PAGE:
Asked how much courage it takes to hand over something as personal as your first manuscript to a near stranger and how difficult it is to take criticism, she says she saw this as a positive learning experience and was happy to go along with it.
“When you write a story, you are very involved, almost too involved. That’s why you need a second opinion and a second set of eyes. You can get too engrossed in your own thing and sometimes that clouds certain things. So, taking criticism was fine. My editor told me when she thought something was wrong and, most of the time, I did agree,” she says.
But as the book neared completion and Rhiannon became more confident as a writer, she admits there were times when editor and author were, quite literally, not on the same page.
One of the main areas of disagreement was the cover. Graphic artists who were called in to design it either failed to come up with anything at all or produced something that did not quite resonate with the young author.
She says that, almost unexpectantly, her artist father came up with the solution. She accompanied him and her brother Aidan to a nearby train track where they took photographs using the soft late afternoon light to capture the shadowy and moody surrounds behind a single figure in silhouette.
A stock photo was added and provided the background skyline and the whole atmosphere was enhanced using Coral draw,” she explains proudly.
After the Rague is available for online purchase on Rhiannon’s website as well as various markets around the Midlands.
DECIDING TO SELF PUBLISH
Deciding whether or not to self-publish is difficult enough for an adult. For a teen contemplating publishing her very first book, it took a unique confidence to go this route.
“I knew about all of the rejection that could come with publishing. I knew the possibility of trying to get it published and finding that no-one will do it for you. Then, the story would be abandoned. But as soon as I found out about self-publishing, I realized I could do this no matter what,” she says.
But it proved quite a learning curve.
Despite being part of a generation that reads mostly e-books, Rhiannon chose to actually print her novel.
She describes the moment when she received the first draft copy. “It was just insane because it had been my ultimate, ultimate dream. Not everyone has their ultimate dream come true.”
Her artist parents Vincent and Tess, who have backed their talented young daughter all the way, have been an integral part of the realization of this dream. The creative and close-knit family even play together in a family band and Rhiannon fronts it on guitar and vocals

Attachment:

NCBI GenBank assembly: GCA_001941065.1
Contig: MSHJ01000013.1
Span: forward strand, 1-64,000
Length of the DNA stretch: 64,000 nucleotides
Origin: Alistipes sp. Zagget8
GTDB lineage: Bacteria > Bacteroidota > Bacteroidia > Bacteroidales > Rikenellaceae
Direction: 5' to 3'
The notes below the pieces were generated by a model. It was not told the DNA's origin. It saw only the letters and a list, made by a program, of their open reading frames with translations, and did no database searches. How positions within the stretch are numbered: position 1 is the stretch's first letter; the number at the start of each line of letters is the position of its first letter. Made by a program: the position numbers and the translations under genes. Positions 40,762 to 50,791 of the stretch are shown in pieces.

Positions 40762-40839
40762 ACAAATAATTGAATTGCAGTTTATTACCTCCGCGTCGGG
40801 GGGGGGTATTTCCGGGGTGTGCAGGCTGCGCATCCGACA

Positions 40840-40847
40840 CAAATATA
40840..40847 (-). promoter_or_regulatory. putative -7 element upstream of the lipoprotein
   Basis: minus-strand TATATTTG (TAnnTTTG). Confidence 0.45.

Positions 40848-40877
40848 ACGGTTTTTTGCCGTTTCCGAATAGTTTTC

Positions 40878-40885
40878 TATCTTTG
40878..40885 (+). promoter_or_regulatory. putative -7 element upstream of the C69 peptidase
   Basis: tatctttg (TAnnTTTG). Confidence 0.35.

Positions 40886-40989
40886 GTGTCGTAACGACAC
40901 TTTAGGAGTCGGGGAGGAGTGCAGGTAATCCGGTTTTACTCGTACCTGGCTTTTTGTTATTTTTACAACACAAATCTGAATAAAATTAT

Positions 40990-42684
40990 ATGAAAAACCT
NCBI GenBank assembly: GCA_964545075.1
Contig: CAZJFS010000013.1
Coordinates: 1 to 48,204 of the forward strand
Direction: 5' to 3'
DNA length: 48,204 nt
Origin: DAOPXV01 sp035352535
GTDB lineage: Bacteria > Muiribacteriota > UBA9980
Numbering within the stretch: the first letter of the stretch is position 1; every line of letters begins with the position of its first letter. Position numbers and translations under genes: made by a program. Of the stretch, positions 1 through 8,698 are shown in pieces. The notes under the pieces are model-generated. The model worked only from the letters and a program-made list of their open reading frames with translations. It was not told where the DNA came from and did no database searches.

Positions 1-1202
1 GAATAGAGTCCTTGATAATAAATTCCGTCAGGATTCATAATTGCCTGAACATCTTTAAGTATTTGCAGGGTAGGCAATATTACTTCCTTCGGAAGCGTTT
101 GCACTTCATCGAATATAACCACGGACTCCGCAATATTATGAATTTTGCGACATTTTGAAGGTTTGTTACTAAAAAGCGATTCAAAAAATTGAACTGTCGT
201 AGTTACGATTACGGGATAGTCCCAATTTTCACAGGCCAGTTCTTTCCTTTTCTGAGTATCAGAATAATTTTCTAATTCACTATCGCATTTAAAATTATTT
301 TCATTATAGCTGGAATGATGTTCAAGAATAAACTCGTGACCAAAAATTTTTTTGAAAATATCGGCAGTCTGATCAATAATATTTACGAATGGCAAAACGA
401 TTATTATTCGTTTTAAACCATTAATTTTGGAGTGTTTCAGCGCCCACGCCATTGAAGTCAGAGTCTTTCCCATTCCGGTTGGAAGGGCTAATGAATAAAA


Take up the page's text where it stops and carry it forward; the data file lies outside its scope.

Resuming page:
Rhiannon’s first print run arrived in October last year and she officially launched After The Rague at the end of 2021.
She also intends selling her book on line. I will still do an e-book. But I wanted to sell physical copies first. I don’t read on line, so this choice was a personal choice. I really enjoy taking my books to markets. I love talking to people about the book and signing copies.”
Already, she has received a lot of positive feedback.
LOOKING TO THE FUTURE
Rhiannon is already working on her next book. She’s just not sure which of her stories will reach completion first.
”In 2021 alone, I came up with seven new ideas which I would like to take out there. That happens all the time. I come up with new ideas and, before I finish one, I come up with another. I’m not sure which one will be released this year.”
Beyond the Rague has a prequel in the making but there’s still a long way to go. She’s also working on what she describes as a dark fantasy.
“It’s going well so far but there’s still so much that can still happen. Dystopian novels are not going to be my main genre. It was simply the first story of mine that I really had faith in. A lot of my books are very different from each other. I want to just be me.”
In between, she’s sharing her experience with young writers such as the Young Authors Book Initiative.
“I tell them that self-publishing is an option. Unfortunately, a lot people don’t believe in it and look down on it. But there’s nothing wrong with it at all. It’s just not the conventional way. If writing is something that you love and you are passionate about it, this is how you can do it. I’m proof that you don’t have to wait until 30, 40 or 50 to write your first book. You can do it now.”